The American Wife capitalises on an opportunity to expose some concerning shortcomings in the American criminal justice system, and takes care to explain to a British theatre audience what is going on to Eduardo Ruiz (Vidal Sancho), and why, even if the expounding of background details of relevant legislation comes across as artificial. However, there is a somewhat unnatural civility between ‘Eddie’, as he is known to friends and family, and his wife Karen (Julia Eringer), and in a later scene, it cannot go unnoticed that there is an iciness in their conversation, even before Karen becomes aware of the full extent of the body of evidence intelligence services have amassed. I found it difficult to determine why this was.
In fact, so much in this show is difficult to determine that it is plausible to end up in a state of pseudo-paranoia, and not trust anything anyone says. Poor Karen is left putting her trust in either a lawyer, who makes such a brief appearance that the role is not specified in the cast list, or a journalist, Mark Loomis (George Taylor). I could not quite place Eddie’s accent, which hints at having lived in the United States for some time but remained distinctly ‘other’. In the end, the plot makes everything clear with regard to his background, and whether this was by default or by design, I thought it rather skilful to have an ambiguity that is eventually resolved.
Unfortunately, this production does little, if anything, to counter the idea being propounded in some quarters that all people in the Middle East are obtuse, tersely mannered and completely tactless. There are simply too many caricature stereotypes. But whether American or not, all characters, save for schoolgirl Taylor (either Lucia Henry Peragine or Sascha Petrou: the programme does not, alas, display cast headshots), hold their cards so close to their chests that empathy for anyone is at a minimum. Character development is also stilted.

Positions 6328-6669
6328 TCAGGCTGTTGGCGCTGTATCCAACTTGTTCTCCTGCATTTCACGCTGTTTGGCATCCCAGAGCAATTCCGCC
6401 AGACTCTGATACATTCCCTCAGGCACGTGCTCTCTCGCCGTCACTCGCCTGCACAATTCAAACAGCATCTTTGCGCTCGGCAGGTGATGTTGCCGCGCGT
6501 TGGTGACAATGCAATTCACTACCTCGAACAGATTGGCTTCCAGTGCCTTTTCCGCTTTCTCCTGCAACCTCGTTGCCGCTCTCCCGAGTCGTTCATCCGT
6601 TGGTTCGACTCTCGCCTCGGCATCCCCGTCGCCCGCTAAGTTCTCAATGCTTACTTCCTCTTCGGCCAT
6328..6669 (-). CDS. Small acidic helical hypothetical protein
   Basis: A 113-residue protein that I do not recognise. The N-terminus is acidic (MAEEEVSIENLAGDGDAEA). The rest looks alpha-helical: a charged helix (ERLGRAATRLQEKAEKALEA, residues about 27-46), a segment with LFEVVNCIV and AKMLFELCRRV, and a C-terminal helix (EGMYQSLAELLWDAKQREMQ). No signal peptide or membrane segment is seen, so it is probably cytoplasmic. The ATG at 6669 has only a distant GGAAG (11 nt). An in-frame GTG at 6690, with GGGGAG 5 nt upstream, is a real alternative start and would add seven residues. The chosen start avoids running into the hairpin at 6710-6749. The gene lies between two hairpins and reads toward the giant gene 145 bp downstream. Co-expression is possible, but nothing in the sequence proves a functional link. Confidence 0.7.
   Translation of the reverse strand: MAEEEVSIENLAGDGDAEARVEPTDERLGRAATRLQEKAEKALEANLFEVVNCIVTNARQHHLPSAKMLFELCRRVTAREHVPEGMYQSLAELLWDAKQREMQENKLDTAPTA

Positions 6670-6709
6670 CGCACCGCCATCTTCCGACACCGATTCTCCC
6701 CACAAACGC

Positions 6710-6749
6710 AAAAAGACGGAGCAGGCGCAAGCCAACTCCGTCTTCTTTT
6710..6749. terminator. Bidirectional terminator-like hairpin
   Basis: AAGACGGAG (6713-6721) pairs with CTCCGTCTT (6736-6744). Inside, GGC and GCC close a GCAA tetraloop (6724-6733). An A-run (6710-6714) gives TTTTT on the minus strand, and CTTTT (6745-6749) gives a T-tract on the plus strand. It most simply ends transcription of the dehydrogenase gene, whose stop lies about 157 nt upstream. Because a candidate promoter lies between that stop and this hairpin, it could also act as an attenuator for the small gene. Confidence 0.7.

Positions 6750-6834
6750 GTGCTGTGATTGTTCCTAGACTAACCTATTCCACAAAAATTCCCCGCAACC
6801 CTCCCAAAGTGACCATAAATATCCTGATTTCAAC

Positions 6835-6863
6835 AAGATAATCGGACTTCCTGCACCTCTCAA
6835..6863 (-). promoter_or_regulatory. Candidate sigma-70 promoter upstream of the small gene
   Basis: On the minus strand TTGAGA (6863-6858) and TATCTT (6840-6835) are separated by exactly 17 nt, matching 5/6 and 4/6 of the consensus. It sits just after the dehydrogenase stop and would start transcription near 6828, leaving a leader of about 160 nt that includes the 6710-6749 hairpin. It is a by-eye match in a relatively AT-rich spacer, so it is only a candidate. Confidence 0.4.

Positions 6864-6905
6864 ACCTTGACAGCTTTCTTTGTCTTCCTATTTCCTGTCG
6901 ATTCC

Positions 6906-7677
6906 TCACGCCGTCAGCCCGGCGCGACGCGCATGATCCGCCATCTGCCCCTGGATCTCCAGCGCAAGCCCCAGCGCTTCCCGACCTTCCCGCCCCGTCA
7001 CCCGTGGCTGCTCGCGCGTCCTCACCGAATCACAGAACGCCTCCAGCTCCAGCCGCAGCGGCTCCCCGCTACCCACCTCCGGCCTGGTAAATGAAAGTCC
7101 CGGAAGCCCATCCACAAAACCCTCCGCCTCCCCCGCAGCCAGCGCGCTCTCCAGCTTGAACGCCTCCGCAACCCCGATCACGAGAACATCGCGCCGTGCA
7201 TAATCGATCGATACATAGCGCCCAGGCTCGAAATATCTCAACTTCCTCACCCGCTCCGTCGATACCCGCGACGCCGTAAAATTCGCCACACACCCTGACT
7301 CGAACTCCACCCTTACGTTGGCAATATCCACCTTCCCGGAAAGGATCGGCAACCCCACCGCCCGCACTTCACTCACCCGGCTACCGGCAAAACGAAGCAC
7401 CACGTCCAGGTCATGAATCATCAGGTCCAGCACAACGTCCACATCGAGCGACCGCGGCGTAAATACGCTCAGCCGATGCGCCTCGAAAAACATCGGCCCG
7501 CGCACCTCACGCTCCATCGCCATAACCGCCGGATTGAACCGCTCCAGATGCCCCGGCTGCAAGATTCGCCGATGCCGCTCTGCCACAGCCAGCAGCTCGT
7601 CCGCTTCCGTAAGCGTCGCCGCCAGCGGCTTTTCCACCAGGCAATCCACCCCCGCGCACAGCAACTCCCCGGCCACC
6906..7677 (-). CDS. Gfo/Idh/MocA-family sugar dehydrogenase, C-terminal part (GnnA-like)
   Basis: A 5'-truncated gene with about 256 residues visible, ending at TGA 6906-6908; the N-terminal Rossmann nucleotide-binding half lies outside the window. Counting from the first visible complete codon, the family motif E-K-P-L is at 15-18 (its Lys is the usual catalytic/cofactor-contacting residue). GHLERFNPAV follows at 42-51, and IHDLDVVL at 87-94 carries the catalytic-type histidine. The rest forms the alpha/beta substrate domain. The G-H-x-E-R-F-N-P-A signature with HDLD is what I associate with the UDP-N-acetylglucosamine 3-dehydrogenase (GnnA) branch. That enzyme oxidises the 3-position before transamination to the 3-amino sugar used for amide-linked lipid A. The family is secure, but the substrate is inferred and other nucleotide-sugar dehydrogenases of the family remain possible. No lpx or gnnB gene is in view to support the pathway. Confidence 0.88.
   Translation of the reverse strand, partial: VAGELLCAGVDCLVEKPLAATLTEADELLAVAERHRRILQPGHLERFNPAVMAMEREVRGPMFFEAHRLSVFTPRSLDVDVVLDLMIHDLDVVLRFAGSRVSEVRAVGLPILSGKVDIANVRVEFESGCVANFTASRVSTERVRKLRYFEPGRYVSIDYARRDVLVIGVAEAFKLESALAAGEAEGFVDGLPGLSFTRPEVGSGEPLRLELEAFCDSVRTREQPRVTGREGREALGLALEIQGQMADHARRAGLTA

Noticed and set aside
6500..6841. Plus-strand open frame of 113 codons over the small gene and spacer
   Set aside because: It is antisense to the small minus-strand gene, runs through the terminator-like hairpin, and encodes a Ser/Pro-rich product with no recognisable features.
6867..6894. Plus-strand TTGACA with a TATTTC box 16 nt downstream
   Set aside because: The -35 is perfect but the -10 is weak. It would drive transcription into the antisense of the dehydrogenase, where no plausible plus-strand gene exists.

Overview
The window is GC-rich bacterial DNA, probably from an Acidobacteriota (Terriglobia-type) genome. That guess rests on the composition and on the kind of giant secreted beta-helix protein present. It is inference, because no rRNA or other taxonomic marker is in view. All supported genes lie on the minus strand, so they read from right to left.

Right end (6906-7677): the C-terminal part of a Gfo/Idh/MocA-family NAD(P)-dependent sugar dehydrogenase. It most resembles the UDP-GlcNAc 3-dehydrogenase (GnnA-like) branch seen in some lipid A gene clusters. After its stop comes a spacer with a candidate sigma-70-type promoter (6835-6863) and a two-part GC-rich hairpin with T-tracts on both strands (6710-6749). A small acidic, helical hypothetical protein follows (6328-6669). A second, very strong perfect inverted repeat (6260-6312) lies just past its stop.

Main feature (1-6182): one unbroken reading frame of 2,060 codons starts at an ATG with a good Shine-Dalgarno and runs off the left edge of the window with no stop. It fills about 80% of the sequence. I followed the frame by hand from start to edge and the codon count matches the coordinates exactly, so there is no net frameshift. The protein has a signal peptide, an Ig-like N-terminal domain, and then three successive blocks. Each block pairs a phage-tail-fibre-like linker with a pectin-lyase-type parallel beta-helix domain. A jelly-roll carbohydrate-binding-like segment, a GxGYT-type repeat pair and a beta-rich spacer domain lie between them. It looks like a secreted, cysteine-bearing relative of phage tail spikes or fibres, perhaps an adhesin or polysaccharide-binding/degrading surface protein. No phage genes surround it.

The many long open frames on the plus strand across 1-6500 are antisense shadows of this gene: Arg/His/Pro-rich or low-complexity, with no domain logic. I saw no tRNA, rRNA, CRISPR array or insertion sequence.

The final scenes took me by surprise, and I utterly failed to predict accurately the ultimate outcome, though the play’s ending is, with hindsight, more pragmatic than mine. A very forceful, physically and psychologically, end of Act One cliffhanger sent the audience into the interval with a ready-made talking point or two, as did the very annoying music used for scene changes, which to my mind hindered enjoyment of a mostly engrossing narrative. Frankly, the music made the scenes come across as a series of items in a television news broadcast rather than a play.
I don’t think anyone who has a view on United States counter-terrorism policy will shift their position as a result of seeing this play. There are arguments to be made on both sides, and the script is, at least, balanced enough to consider both the personal implications for Karen and her immediate family, and the wider potential consequences for the general population of the USA. But the play is, in the end, a victim of its own success, so good at distancing and creating an aura of reserved stiffness, that my ‘exit poll’ feeling straight after curtain call was simply, “So what?”. Someone did something against the law, and the law did something to that someone in return. That’s all.
Of the nine-strong cast, Mitchell Mullen as Sam Roberts and Emilio Doorgasingh as Dr Hassan stood out for me. The former very much embodied the statesmanship of an ambassador convincingly, and the latter was both amusing and possessed a larger-than- life stage presence. The play is a determined attempt at exposing injustice, and if the characters were allowed to open up a bit more, it could have been so much more engaging.
Review by Chris Omaweng
Wishbone Films in association with Park Theatre and Oliver Taheri Productions present the World Premiere
The American Wife
by Stephen Fife and Ralph Pezzullo
Karen Ruiz – Julia Eringer
Eduardo Ruiz – Vidal Sancho
Mark Loomis – George Taylor
Dr Hassan – Emilio Doorgasingh
Sam Roberts – Mitchell Mullen
Amanda Bradley – Anne Wittman
Ahmed – Sanee Raval
Mertin – Sophie Angelson
Taylor – Lucia Henry Peragine
Taylor – Sascha Petrou
Director – James Kemp
Producer – Julia Eringer For Wishbone Films
Producer/General Manager – Oliver Taheri Productions
Set And Costume Designer – Zahra Mansouri
Lighting Designer – Max Blackman
Sound Designer – Chris Bartholomew
Dialect Coach – Kay Welch
Children’s Acting Coach – Rebecca Crookshank
Fight Choreographer – Sophie Angelson
Casting Director – Gaby Kestler
Production Manager – Dan Miller
Company Stage Manager – Megan Doherty
Stage Manager – Joshua Bayles
Plays until: 1st Oct 2016